Erasmus, Desiderius (14671536)

Erasmus, Desiderius, a famous scholar and man of letters, born at Rotterdam; illegitimate son of one Gerhard; conceived a disgust for monkish life during six years' residence in a monastery at Steyn; wandered through Europe and amassed stores of learning at various universities; visited Oxford in 1489, and formed a lifelong friendship with Sir Thomas More; was for some years professor of Divinity and Greek at Cambridge; edited the first Greek Testament; settled finally at Basel, whence he exercised a remarkable influence over European thought by the wit and tone of his writings, notably the “Praise of Folly,” the “Colloquia” and “Adagia”; he has been regarded as the precursor of the Reformation; is said to have laid the egg which Luther hatched; aided the Reformation by his scholarship, though he kept aloof as a scholar from the popular movement of Luther (14671536).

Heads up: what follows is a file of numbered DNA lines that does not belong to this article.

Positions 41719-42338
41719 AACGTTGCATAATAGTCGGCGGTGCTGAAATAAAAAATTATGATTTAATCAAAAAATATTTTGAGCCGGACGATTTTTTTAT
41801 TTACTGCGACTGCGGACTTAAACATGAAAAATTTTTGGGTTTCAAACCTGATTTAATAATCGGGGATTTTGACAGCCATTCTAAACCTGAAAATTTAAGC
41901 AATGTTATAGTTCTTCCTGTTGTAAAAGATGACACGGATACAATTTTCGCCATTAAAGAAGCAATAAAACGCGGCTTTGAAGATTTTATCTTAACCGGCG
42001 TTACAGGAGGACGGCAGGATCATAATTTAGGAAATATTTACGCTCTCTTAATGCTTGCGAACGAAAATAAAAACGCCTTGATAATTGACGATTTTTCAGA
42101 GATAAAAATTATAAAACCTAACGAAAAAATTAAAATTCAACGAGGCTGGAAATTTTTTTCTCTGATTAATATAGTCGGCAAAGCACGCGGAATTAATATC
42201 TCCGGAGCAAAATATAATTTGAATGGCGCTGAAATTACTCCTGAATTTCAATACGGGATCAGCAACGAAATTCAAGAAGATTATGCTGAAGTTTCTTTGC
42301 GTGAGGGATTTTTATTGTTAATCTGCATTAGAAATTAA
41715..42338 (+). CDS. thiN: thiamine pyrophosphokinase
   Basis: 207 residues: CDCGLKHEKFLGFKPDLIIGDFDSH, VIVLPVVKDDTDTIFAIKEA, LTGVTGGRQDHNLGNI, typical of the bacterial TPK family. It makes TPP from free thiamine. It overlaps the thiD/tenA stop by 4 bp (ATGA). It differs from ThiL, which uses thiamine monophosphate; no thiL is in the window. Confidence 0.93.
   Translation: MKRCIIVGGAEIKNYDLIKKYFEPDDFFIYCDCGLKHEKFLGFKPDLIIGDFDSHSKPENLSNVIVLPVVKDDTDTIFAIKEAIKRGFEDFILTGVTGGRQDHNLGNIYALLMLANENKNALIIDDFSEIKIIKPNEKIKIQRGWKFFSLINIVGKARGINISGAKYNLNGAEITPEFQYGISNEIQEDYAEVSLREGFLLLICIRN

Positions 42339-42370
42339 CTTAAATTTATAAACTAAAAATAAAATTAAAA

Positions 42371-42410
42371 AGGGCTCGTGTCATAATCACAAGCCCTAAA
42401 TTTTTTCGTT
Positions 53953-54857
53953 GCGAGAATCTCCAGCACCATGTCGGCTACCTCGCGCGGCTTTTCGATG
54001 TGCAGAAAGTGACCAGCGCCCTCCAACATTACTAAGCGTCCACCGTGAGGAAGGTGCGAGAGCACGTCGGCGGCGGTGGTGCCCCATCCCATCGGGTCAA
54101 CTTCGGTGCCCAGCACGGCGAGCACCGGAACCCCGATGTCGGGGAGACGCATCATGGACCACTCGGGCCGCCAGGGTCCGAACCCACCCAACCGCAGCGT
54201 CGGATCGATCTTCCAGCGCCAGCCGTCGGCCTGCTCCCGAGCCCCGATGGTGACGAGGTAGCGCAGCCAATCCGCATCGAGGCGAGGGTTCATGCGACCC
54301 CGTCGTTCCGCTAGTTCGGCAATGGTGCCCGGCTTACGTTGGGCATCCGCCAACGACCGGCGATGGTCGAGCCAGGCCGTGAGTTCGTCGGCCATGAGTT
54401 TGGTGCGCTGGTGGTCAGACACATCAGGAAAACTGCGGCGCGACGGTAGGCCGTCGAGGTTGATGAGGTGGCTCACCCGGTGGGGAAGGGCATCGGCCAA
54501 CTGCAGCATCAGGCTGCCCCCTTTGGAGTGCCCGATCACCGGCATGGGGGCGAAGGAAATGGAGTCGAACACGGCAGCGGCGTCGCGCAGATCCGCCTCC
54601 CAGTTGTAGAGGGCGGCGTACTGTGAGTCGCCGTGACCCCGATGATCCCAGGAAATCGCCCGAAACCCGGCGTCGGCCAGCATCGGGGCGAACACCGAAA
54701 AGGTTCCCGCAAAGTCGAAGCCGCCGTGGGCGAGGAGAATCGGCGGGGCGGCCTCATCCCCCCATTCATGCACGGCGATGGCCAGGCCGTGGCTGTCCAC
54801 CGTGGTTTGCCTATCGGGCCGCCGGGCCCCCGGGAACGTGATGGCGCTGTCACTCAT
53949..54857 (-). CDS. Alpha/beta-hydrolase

Definition taken from The Nuttall Encyclopædia, edited by the Reverend James Wood (1907)

Equites, The * Erastianism
Episcopacy
Episcopius, Simon
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Equites, The
Erasmus, Desiderius
Erastianism
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